Book to Help Get Started in Herbal Soaps, Lotions Etc.
Answered by: Conrad Richter
Question from: Rodney Boyette
Posted on: April 8, 2003

I need your help. I cannot come to Canada for your Seminars and Workshops. Would it be possible for me to buy the workshop packages for these workshops: Herbal Home Spa, Propagating Herbs, Making Fresh and Dried Herb Wreaths, Herb Love Potions and Lotions. I want to know which herbs are best for stress relief.

Unfortunately, we do not have our lectures or workshops available in a printed or taped format.

We have two excellent books on herbal relief of stress: David Hoffmann’s "Natural Relief from Headaches, Insomnia & Stress" and Rosemary Gladstar’s "Herbs for Reducing Stress & Anxiety". These books may be ordered online; go to the Online Catalog section of our website.

I want to begin making my own soaps, lotions, etc., to sell at craft shows and I want to learn all I can about crafting with herbs. I live in Dillon, SC, zone 8. I am a Master Gardener but have little experience with herbs, however I grow Rosemary, Sage, Peppermint, Borage, Lemon Balm, Echinacea in my back yard. I would like to learn how to dry herbs and how to get the oil from the herbs the proper way. Maybe you can suggest a book that will cover all of these interests.

No one book covers these topics in sufficient detail to allow you to get started with all these activities. Many books give an overview of the major herb topics but you will need to consult other specialized books for the essential detailed instructions and recipes. For soaps and lotions, Sandy Maine’s "The Soap Book" and Margaret Dinsdale’s "Skin Deep" are excellent. Both are written by owners of herbal product businesses.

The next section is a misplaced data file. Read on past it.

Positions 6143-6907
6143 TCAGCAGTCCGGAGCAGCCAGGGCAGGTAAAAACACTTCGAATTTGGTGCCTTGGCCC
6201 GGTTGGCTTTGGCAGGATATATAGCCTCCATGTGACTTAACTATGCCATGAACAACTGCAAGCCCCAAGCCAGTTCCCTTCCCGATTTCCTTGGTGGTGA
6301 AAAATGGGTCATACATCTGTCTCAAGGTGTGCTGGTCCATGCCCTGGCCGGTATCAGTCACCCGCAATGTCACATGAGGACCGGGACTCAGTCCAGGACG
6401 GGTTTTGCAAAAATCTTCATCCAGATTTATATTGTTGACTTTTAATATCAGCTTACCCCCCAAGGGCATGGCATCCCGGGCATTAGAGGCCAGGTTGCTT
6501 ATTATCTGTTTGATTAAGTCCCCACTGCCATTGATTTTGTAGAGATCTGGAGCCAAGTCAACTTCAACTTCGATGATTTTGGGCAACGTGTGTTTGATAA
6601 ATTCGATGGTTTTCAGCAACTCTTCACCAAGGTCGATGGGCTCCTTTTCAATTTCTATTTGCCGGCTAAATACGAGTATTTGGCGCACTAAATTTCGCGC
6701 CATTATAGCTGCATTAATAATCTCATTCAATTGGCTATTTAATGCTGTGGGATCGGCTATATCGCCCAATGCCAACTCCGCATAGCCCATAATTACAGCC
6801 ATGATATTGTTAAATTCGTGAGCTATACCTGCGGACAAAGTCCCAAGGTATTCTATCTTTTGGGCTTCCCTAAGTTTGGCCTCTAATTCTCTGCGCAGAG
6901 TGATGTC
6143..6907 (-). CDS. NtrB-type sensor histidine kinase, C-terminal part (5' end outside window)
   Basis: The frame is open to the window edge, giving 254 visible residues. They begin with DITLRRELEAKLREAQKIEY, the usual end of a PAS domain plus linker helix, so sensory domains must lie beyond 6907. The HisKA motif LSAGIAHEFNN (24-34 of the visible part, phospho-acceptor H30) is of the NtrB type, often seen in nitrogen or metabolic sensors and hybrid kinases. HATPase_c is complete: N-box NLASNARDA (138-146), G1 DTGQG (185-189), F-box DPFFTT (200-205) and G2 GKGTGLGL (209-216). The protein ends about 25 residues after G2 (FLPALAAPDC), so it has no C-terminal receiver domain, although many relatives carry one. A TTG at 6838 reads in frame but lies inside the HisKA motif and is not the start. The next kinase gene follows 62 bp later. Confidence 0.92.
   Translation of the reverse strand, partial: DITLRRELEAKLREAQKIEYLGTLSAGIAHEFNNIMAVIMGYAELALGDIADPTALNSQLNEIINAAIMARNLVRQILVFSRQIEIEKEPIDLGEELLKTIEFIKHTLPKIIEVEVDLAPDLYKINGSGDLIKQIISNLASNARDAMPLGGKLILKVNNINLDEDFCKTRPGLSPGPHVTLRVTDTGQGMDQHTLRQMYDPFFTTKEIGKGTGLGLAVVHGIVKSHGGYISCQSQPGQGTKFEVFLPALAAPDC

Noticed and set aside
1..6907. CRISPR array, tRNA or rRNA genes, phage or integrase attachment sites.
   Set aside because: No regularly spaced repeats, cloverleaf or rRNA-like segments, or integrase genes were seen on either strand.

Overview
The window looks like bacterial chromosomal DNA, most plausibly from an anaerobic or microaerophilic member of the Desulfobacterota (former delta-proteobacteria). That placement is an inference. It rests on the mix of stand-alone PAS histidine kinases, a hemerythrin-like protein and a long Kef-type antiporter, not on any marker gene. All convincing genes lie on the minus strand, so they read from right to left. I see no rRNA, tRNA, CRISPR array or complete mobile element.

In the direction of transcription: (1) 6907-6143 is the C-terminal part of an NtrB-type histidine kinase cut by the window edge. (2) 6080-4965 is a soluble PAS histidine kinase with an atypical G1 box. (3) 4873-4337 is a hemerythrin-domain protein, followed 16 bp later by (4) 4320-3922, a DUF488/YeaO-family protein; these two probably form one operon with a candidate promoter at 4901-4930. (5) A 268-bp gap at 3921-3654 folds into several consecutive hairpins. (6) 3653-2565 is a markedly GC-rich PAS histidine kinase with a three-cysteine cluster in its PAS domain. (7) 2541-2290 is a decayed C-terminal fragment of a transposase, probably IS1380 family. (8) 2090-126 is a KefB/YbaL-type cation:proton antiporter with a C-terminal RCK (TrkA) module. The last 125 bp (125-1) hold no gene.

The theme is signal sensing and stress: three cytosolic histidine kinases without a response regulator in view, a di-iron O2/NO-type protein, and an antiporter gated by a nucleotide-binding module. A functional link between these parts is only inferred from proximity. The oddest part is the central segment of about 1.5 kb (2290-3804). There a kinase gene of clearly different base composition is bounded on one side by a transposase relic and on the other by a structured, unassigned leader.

For commercial growing, harvesting, drying and processing of herbs, I recommend Greg Whitten’s "Herbal Harvest". This book is an incredible wealth of information on commercial herb production, with an organic emphasis.

Extracting oils from herbs requires special equipment. While it is possible to extract small quantities of oils using homemade or commercially available equipment, until you get to a large scale, the economics of producing your own herb oils is poor. The essential oils industry is highly specialized and is not for the beginner to attempt. I suggest that after you have had some success growing herbs and making and selling herbal products, you can look at producing herbal oils. Get started where you are more likely to encounter success: growing and making products you can make at home without a huge investment in specialized equipment and training.

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